50 Shades of Data: Media are Passionate about Numbers – Part II

11 09 2012

(Guest post by Jessica Killenberg Muzik, APR, VP – Account Services)

In part one of this blog (http://wp.me/ppqb5-lC), we discussed what data can do for an organization. In part two, we’re sharing the six ways your company can utilize data for a big PR punch:

  1. Get the Word Out: Having data to share gives you a reason to send out a press release to announce your findings, where you can tie the results back to your company’s products and services. This not only helps to position you as an expert source in the public eye, it also helps demonstrate to your customers that you’re dedicated to going above and beyond to understand the challenges and perceptions of your industry.
  2. The Big Event: If the study is large and groundbreaking enough, it may warrant a press conference to announce the findings to the media and other interested parties, which creates an atmosphere of excitement and importance.
  3. Speak On: Your data can also be used over time as the basis of speeches given by executive spokespeople and used during panel discussions at trade shows and conferences. It might even be the key to getting your foot in the door at certain conferences or being a keynote speaker at events or awards programs. Conference planners are always looking for speakers with new and newsworthy content.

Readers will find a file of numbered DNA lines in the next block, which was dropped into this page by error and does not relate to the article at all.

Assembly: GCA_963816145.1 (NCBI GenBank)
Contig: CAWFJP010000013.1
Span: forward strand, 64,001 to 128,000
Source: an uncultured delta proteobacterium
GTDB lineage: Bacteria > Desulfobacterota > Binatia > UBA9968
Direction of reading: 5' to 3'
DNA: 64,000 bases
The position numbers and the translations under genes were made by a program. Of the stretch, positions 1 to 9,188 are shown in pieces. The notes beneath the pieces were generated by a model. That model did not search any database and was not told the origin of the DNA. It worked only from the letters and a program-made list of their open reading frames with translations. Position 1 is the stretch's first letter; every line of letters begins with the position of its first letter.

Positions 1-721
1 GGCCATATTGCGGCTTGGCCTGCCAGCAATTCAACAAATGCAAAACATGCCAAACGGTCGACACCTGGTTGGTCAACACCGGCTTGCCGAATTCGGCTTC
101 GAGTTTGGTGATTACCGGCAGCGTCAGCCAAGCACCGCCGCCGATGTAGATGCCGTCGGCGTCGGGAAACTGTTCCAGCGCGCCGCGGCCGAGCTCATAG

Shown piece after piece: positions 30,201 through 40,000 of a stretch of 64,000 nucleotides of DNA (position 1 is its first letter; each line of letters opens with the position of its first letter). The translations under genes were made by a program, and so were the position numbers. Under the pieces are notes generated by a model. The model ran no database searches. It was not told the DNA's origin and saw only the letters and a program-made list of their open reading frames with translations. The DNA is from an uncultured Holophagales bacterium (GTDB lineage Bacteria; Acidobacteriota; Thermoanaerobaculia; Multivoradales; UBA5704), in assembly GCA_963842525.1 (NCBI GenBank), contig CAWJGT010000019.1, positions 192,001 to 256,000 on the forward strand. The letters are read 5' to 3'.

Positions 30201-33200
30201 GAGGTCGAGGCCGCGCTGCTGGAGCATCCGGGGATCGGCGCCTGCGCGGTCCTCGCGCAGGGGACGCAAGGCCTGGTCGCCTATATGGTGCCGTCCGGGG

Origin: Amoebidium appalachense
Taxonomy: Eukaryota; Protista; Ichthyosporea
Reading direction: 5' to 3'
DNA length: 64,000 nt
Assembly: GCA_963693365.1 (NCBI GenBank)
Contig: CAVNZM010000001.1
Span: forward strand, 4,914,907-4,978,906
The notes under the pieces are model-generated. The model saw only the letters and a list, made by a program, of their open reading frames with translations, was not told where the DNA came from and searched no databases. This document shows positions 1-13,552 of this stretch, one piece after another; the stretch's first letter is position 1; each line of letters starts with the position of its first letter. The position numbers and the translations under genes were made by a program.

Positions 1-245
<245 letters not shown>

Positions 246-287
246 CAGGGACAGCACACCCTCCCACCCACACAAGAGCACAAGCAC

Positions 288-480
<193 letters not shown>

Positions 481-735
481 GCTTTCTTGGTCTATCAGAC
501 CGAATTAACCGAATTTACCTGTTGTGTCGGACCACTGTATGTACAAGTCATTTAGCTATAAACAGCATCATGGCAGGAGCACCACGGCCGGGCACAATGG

4. Equip The Sales Team: Relevant, more detailed findings that you’ve share publicly can be used by your company sales teams during customer meetings, to illustrate why your products or services help them to address the needs of their customers. Nothing speaks as strongly as empirical data when trying to make your point – especially detailed data that has been cut to meet their company’s interests and customer demographics.
  5. Take it to the Newsroom: Overall findings can be posted on your company website for visitors and media to check out. You don’t want to give everything away – but using a few relevant points to create some facts, figures, graphs, infographics, videos, etc. can go a long way in catching someone’s eye and inviting deeper engagement.
  6. And Take it Social: Same thing goes for social media – facts, figures and announcements related to your study can be used to create blog content, shared on Twitter, Facebook and discussed in online forums.

The media love data and numbers. Having good numbers that you’ve culled from a research study to share with reporters during interviews can make your spokesperson a star in their eyes.

It may seem simple, but sometimes simple is best. Percentages, comparisons, dollar values, any numerical facts that lend a sense of magnitude and credibility … if you have ’em, share ’em.